Despite Quentin Tarantino‘s bold insistence that Death Proof (2007) is his worst movie (“limp” and “flaccid dicked” are his words), it certainly offers a compelling portrait of the director’s cinematic obsessions and affinity for writing badass (but by no means perfect) women. In honor of the release of Once Upon a Time in Hollywood, it’s pertinent to look back on Tarantino’s first movie explicitly about actors and stunt people.
While Once Upon a Time in Hollywood transports us to the world of forgotten Westerns and ’60s hippie culture, Death Proof attempts to recreate the style, tone, and sleazy feeling of ’60s and ’70s grindhouse cinema. The film was originally released as a double feature alongside Robert Rodriguez’s Planet Terror under the befitting umbrella title Grindhouse. Planet Terror evokes low-budget zombie horror movies, while Death Proof offers a meta-cinematic rainbow of B movie tropes, from car chases to sensual lap dances.
According to the Grindhouse Cinema Database (GCDB), “exploitation films” refer to low-budget B movies that use sensationalist advertising to promote their lurid subject matter and/or content, specializing in sex and nudity, violence, gore, and depiction of taboos such as incest (see: Pink Flamingos). Such films have always existed, but they had their heyday in the late ’60s and early ’70s when cinematic censorship was becoming more relaxed due to the influence of European art cinema.
The GCDB notes that the term “grindhouse” refers to specific theaters that mainly (or only) show exploitation films and utilize the “grind policy” of offering cheap ticket prices and more screenings per day than mainstream theaters. Grindhouses are the sleazy cousins of arthouse theaters, and both offer alternative programming to mainstream Hollywood fare, usually featuring more sexuality and violence. Exploitation films, however, aim to titillate and thrill their audiences, and any thought-provoking or artistic elements are merely a bonus.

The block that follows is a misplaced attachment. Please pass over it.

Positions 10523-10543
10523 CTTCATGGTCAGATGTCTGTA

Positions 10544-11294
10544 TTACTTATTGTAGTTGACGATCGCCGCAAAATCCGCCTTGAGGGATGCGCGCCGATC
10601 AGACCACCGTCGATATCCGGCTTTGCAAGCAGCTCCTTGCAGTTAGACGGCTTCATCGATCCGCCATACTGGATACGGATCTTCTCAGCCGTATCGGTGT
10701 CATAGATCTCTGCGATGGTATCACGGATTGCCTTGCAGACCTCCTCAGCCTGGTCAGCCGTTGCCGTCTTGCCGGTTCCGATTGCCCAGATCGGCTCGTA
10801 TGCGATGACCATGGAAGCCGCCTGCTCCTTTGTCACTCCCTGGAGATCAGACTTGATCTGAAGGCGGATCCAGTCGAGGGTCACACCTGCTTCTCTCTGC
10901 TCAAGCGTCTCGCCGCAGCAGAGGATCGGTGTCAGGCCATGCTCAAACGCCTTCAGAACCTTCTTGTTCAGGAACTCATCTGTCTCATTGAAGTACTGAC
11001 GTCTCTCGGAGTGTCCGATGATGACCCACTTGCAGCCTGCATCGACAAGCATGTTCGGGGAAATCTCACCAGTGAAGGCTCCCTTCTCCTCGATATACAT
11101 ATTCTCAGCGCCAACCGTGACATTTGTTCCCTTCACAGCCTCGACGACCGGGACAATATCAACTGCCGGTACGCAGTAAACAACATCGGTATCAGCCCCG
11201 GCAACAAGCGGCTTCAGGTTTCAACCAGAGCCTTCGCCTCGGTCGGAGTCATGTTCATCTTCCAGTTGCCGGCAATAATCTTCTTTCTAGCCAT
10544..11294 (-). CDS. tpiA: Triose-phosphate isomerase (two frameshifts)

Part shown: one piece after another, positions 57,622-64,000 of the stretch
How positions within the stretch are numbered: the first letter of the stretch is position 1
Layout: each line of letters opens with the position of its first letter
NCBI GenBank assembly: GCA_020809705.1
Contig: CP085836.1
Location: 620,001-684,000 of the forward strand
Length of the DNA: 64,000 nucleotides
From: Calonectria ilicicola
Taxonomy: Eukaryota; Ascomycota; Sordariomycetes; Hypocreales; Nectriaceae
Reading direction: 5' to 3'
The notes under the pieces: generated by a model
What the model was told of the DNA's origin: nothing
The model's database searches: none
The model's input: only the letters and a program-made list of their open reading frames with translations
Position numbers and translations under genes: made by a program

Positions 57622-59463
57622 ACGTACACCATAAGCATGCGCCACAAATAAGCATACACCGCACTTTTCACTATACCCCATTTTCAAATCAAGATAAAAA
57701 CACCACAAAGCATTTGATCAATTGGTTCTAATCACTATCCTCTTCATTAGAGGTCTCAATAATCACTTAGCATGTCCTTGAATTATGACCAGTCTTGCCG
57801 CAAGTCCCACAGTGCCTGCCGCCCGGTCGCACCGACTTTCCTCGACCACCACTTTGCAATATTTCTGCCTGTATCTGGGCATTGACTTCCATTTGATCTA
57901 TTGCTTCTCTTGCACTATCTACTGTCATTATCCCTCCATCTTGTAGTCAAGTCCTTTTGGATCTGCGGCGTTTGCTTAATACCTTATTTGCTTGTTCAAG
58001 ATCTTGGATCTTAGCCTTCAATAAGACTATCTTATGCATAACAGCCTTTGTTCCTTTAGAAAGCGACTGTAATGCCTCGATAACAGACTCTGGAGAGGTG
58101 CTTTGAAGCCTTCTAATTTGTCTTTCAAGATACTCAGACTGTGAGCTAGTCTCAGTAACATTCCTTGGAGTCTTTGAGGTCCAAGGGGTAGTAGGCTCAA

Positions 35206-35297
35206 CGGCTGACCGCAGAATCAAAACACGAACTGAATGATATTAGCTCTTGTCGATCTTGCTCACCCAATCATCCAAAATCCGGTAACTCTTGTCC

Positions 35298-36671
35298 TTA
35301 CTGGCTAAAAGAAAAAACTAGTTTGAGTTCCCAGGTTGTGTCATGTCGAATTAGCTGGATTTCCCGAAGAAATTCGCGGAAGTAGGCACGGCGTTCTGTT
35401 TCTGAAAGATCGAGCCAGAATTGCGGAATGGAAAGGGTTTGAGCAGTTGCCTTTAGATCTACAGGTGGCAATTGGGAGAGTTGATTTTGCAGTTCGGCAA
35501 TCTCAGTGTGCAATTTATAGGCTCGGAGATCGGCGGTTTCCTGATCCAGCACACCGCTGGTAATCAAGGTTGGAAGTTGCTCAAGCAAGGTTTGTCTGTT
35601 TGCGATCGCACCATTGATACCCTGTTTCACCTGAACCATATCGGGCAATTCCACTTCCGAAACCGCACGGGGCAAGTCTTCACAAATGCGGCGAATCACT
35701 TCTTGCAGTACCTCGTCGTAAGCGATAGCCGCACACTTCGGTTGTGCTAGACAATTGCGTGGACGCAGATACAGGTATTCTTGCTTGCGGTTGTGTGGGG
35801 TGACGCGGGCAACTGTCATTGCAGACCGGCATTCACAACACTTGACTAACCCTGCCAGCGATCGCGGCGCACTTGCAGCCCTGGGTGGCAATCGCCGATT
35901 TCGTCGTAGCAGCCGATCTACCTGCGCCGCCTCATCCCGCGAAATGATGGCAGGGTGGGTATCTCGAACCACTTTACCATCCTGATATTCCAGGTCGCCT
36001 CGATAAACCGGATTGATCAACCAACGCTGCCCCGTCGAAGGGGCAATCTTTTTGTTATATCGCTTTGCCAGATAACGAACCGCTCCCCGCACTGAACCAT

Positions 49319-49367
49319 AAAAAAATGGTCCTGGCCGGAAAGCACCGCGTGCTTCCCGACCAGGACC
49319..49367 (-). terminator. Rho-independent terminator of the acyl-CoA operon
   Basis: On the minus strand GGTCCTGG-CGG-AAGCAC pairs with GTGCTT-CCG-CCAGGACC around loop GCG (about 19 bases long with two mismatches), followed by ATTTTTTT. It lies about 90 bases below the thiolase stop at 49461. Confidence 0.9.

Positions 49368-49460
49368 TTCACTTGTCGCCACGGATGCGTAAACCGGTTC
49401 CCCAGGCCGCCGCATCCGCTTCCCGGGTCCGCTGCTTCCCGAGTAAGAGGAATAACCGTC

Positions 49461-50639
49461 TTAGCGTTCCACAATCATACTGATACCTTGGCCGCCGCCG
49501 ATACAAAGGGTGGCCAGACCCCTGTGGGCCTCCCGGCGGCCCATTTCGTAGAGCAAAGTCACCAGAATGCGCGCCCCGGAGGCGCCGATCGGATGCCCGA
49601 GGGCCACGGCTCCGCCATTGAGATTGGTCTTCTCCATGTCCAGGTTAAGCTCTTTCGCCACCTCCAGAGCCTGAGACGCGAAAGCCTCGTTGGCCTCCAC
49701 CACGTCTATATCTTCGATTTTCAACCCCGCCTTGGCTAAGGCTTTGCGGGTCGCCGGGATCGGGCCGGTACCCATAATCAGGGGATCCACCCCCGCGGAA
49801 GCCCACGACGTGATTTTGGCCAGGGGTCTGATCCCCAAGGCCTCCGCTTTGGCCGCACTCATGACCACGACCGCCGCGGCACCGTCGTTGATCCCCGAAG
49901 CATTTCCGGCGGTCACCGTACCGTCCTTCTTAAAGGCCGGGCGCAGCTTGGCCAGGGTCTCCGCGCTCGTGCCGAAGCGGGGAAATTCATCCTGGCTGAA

Tarantino loudly and proudly adores exploitation movies. According to the GCDB, most classic grindhouse and exploitation flicks known to aficionados are championed by the director, and Tarantino himself has brought attention to movies that would otherwise be forgotten. Looking through the list of his 20 favorite grindhouse pictures brings his inspirations for Death Proof into clearer focus. Female-centric pictures such as the blaxploitation film Coffy (1973), crime drama The Lady in Red (1979), and the rape-revenge thriller They Call Her One Eye (1973) provide the framework for the fast-talking tough-girl heroines who dominate both halves of Death Proof and are not afraid to kick the shit out of those who have wronged them.